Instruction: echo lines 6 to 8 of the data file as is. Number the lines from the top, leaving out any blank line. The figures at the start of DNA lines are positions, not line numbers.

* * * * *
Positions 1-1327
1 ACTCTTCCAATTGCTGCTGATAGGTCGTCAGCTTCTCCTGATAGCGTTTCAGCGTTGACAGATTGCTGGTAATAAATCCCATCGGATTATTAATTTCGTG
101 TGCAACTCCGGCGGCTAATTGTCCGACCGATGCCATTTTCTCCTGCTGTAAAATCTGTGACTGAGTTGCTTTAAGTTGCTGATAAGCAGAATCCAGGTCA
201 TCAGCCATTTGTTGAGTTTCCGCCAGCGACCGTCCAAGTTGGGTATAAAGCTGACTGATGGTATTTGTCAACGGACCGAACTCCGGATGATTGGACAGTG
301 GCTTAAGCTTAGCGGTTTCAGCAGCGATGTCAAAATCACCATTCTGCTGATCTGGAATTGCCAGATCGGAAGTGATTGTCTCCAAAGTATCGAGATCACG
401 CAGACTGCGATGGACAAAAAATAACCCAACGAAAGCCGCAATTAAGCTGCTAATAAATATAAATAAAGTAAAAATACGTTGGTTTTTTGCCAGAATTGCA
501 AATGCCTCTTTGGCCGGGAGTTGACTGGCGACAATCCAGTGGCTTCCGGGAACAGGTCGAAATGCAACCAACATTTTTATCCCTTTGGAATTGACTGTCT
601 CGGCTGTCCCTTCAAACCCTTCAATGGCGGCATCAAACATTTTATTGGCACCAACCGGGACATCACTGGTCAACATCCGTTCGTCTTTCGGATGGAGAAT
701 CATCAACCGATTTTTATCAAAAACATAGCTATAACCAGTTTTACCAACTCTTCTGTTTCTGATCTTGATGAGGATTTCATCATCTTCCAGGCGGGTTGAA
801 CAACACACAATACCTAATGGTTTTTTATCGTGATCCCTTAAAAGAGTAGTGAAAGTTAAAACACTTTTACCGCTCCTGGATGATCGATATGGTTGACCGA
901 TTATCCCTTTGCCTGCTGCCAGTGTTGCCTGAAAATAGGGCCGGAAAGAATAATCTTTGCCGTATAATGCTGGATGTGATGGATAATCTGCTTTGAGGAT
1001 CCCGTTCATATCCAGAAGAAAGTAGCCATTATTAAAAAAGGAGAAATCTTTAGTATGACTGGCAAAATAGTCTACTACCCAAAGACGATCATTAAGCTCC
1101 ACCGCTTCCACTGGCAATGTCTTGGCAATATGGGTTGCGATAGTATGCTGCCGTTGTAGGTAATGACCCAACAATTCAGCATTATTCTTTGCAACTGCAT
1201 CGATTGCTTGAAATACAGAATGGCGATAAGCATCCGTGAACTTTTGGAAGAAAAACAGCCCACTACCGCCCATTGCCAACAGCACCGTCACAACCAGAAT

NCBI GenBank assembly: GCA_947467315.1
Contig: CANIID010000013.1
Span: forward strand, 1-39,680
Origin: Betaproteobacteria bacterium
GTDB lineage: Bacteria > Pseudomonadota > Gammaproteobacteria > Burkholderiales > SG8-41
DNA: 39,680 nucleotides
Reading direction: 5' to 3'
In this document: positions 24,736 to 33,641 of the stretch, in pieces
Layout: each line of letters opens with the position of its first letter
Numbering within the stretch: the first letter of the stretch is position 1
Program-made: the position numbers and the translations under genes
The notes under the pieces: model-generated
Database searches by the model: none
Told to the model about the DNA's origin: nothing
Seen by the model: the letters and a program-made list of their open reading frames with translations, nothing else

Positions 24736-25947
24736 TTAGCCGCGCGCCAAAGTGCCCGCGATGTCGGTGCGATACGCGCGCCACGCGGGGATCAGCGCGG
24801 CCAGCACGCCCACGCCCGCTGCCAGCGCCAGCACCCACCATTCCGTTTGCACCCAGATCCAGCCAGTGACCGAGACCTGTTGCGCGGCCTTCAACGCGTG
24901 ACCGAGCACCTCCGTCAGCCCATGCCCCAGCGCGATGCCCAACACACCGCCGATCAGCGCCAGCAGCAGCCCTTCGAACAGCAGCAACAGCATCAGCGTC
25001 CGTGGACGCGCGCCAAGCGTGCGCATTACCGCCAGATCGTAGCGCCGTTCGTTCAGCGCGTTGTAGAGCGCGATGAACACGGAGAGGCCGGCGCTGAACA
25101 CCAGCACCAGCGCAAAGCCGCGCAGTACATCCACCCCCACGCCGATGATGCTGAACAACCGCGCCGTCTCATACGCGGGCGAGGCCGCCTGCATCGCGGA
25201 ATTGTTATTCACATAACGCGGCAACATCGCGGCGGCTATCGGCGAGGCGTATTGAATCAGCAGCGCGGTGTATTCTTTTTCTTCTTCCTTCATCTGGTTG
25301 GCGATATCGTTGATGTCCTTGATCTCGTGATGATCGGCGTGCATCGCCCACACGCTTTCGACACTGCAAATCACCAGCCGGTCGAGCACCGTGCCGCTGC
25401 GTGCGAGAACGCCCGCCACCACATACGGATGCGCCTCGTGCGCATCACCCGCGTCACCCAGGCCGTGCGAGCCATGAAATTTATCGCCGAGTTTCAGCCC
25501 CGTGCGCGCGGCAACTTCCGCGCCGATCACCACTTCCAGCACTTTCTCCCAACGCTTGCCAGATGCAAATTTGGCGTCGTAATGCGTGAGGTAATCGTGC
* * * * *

401 CAGACTGCGATGGACAAAAAATAACCCAACGAAAGCCGCAATTAAGCTGCTAATAAATATAAATAAAGTAAAAATACGTTGGTTTTTTGCCAGAATTGCA
501 AATGCCTCTTTGGCCGGGAGTTGACTGGCGACAATCCAGTGGCTTCCGGGAACAGGTCGAAATGCAACCAACATTTTTATCCCTTTGGAATTGACTGTCT
601 CGGCTGTCCCTTCAAACCCTTCAATGGCGGCATCAAACATTTTATTGGCACCAACCGGGACATCACTGGTCAACATCCGTTCGTCTTTCGGATGGAGAAT